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Chambers comment on MPC decision

Commenting on today’s interest rate decision by the Bank of England’s Monetary Policy Committee, Mike Spicer, Director of Economics at the British Chambers of Commerce (BCC), said:

“Our preferred outcome was for a further period of monetary stability, with interest rates steady over the near term. Today’s quarter point rise may have little effect on most companies, but many will view this as the first step in a longer policy movement – not as a simple reversal of last year’s cut.

“These are challenging times for monetary policymakers. The MPC had the unenviable task of weighing future risks to inflation, from a tight – and tightening – labour market, pass-through from a weaker pound and rising commodity prices. Against this, they needed to consider the future risks to under-shooting the inflation target from weak growth, fragile business confidence, and the effects of uncertainty.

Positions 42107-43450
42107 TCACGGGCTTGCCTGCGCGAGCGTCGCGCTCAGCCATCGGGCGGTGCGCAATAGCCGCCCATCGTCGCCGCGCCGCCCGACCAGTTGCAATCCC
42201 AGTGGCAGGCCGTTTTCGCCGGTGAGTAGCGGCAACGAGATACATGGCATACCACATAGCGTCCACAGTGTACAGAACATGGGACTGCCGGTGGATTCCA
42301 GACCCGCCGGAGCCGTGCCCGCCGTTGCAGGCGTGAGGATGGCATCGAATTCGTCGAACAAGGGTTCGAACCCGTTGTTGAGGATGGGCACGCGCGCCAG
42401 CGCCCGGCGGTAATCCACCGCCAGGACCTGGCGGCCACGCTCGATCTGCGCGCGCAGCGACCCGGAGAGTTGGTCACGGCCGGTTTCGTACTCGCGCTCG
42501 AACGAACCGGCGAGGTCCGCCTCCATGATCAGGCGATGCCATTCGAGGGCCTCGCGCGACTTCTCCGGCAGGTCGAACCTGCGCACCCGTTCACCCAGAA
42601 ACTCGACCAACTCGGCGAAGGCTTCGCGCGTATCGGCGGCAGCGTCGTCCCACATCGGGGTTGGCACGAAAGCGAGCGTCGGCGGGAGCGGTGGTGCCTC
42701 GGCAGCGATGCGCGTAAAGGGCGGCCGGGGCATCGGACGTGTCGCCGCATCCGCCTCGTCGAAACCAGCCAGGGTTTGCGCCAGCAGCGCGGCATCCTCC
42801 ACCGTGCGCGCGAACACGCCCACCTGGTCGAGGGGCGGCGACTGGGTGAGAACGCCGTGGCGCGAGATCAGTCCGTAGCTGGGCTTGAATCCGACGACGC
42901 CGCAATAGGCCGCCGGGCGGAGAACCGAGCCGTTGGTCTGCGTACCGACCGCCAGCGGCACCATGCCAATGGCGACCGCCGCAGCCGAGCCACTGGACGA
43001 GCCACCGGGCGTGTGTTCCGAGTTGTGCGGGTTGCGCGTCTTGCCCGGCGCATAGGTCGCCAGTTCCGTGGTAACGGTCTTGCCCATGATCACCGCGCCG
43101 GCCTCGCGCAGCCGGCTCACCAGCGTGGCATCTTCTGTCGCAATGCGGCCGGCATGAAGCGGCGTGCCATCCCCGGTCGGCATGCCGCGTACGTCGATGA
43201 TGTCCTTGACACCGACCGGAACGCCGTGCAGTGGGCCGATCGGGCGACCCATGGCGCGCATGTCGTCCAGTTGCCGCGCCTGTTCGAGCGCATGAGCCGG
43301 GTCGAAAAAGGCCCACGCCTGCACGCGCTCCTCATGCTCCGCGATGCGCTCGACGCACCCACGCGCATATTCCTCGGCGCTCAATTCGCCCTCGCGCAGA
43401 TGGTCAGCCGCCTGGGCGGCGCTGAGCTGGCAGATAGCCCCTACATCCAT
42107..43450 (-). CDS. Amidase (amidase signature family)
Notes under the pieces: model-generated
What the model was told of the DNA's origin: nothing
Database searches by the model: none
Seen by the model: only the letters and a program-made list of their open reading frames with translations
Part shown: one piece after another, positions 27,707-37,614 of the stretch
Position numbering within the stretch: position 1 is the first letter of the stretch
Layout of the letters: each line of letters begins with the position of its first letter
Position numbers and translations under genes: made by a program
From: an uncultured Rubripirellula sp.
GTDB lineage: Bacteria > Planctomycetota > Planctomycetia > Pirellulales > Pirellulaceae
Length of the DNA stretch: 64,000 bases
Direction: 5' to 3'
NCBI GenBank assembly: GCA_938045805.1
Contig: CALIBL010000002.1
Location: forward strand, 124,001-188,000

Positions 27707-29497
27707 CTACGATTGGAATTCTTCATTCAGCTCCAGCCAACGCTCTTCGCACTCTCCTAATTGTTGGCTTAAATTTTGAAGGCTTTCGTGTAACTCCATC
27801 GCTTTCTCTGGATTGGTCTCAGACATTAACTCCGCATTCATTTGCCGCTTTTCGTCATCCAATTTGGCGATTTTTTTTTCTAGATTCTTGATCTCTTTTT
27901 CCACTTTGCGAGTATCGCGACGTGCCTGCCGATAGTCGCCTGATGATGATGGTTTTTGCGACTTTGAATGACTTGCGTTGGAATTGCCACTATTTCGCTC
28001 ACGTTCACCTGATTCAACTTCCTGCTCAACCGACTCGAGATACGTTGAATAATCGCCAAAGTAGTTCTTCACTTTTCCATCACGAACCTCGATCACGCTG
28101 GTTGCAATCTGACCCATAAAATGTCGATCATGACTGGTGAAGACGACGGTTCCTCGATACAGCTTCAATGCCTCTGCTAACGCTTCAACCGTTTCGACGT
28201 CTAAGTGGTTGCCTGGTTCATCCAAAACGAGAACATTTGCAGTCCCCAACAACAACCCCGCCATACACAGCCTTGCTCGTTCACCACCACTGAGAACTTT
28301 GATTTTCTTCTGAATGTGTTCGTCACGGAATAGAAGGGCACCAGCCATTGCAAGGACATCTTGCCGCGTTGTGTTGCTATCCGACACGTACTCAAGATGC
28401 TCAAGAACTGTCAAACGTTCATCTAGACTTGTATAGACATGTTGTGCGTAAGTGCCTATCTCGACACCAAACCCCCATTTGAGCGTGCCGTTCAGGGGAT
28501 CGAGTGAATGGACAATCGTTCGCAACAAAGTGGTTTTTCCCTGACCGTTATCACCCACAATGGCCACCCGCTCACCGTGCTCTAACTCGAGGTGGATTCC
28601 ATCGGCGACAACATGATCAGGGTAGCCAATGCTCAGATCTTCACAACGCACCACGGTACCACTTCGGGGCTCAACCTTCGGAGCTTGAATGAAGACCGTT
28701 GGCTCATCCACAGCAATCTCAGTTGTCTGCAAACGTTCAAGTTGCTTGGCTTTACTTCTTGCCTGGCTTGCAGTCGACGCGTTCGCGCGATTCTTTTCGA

“These are finely-balanced judgements: while interest rates will need to return to historic averages at some point, it should be done slowly and with reference to the ever-changing economic context.

“With the Bank of England’s latest forecasts of sluggish growth for the next few years, the government must use the upcoming Autumn Budget to boost business confidence and investment, and reduce the pressure on prices from policy decisions such as the forthcoming hike in business rates.”

Dale Edwards, Chief Executive of Somerset Chamber of Commerce, commented, 

“There was a sense of inevitability that there would be a rate rise at some point before Christmas after listening to the mood music from the Bank of England over the last few weeks and months. Whilst the 0.25% rise should have minimal impact on businesses; if this is the start of future rate rises this could have a significant impact both materially and from a sentiment perspective. With increasing business uncertainty, confidence must not be dented and I call on the Chancellor to make the forthcoming budget, a focus on business growth rather than adding more financial pressures.”

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